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Much has been written and discussed in the media regarding consumer attitudes toward technologies adopted across the food system. Those of us who follow and nurture innovation across the sciences, including agriculture, are often frustrated and baffled by the public’s fear over GMO, for example. A recent study from the Pew Research Center (January 2015) found that while 88% scientists within the American Association for the Advancement of Science (AAAS) consider genetically modified foods to be generally safe, only 37% of the general public say they believe it is safe to consume GMO containing food.

At Larta Institute, we are committed to initiating and facilitating disruptive dialogues around the challenges that emerging technologies face, including public acceptance. In 2015, our anchor ag event, the Ag Innovation Showcase, began an exploration on the mismanaged relationship with the public over GMO. A special session, Transparency Without Prejudice: Bridging the GMO Divide, kicked off a candid discussion of the challenges of adopting technology aimed at gene editing, for better and greater food production.

Over the last year, we built on the discussion on our Ag Innovation Showcase blog and will continue the discussion at an upcoming GAIN forum (Global Ag Innovation Network) November 16  – Ag Gene Editing: Ag-ony or X-tasy?

More recently, in September at our Ag Innovation Showcase, we broadened and continued that conversation to explore emerging gene editing technologies with the panel: Gene editing – new frontiers, new challenges. The panel represented four unique perspectives in ag – Big Ag, Innovative early-stage company, public perception, regulation. Together, our speakers highlighted several key insights about how to move forward the “public license” needed for successful and ethical adoption and applications of emerging gene editing technology for food production innovation:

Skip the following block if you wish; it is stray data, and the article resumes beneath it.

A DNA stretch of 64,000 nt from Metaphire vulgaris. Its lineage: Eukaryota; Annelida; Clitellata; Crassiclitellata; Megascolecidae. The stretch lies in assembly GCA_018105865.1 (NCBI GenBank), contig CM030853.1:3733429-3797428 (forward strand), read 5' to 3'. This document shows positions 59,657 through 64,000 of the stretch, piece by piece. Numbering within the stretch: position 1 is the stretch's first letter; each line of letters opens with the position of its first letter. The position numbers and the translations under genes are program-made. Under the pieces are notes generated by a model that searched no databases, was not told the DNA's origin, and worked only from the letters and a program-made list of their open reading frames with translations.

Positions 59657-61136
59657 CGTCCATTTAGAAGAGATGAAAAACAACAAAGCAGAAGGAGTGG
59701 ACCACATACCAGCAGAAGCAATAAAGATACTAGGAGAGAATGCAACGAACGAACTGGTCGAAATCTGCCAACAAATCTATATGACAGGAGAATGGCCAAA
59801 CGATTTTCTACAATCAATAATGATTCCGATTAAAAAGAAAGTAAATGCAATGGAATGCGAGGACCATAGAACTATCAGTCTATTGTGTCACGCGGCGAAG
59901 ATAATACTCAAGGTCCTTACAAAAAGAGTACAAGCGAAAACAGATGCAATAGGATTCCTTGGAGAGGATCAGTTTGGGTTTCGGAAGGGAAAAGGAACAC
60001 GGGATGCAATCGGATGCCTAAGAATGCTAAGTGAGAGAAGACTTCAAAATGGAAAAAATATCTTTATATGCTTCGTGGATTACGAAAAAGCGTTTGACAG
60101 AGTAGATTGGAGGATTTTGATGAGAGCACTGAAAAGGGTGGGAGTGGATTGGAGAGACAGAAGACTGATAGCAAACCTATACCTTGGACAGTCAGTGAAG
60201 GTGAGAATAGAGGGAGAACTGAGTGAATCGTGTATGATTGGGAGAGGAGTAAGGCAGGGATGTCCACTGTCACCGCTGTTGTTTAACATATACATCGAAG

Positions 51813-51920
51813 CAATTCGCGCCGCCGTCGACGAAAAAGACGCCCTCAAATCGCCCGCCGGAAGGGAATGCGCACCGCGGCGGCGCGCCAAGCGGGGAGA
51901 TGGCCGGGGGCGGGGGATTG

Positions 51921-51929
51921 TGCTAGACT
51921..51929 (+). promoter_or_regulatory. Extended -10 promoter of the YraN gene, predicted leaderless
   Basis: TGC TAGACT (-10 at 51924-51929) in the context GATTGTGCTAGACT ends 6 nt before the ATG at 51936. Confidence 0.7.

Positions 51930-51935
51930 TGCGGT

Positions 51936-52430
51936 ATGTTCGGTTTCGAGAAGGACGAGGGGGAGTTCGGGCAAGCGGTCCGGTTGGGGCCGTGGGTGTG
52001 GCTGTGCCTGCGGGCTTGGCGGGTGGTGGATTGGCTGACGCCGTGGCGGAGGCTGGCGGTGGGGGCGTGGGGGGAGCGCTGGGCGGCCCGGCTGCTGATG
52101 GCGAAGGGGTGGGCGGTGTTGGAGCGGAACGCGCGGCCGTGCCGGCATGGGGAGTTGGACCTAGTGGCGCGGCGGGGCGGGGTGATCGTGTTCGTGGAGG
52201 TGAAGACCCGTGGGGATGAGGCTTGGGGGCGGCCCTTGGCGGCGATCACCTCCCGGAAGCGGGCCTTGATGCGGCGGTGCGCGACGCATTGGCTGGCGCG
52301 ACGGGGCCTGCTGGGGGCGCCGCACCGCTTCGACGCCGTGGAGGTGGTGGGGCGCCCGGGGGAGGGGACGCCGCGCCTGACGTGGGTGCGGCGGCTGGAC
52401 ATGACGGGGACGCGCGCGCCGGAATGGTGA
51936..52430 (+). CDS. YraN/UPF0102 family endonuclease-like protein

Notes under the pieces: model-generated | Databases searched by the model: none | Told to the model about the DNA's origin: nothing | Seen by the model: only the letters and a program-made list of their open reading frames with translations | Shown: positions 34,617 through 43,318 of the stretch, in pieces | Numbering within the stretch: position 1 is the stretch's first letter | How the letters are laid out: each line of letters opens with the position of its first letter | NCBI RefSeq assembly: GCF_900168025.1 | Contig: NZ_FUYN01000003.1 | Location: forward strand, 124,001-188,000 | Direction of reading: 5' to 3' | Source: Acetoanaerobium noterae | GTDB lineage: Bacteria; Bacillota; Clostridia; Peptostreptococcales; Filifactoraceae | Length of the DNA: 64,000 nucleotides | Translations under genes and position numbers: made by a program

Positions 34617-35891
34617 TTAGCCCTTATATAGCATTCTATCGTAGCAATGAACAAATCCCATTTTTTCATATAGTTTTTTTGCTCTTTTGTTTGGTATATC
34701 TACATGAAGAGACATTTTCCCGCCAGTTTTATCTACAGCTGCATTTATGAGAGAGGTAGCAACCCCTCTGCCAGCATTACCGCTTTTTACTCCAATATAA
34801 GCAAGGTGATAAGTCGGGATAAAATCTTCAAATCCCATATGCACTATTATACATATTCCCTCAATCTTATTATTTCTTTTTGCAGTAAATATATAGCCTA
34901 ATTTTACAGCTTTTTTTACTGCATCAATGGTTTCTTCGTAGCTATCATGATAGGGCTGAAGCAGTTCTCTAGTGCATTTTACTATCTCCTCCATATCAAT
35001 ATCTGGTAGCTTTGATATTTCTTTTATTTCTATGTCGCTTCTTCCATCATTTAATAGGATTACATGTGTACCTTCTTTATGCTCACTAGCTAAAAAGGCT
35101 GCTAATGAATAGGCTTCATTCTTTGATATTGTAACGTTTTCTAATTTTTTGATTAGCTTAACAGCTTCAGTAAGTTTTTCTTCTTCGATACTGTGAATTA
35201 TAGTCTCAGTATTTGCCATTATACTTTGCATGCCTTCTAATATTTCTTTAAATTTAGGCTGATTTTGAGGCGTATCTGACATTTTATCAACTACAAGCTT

Three key insights from this year’s gene editing panel:

  1. New gene editing technologies are likely to be easier and cheaper to adopt, giving rise to opportunities from new, smaller players in agriculture. This opens up many more stories about the benefits of such technologies for more than the big commodity crops grown at industrial scale and efficiency. This “democratization” of the technology has the potential to create greater support among consumers.
  1. Consumers approach food with a high degree of emotion, which determine their purchase decisions. Consumers are not won with more facts but with emotional connections. From consumer research and PR campaigns from big ag to communities supporting STEAM (science, technology, engineering, arts and math) education, we all have a role to play. Conversations within the communities where we live and work, go a long way.
  1. While new gene editing technologies don’t fall within the current regulatory framework, it would be a mistake to expect to “slip under the radar” of public perception. Far better to engage now with the public with transparency to create familiarity with the opportunities that precision gene editing offers and to build trust that will enable applications in food and agriculture.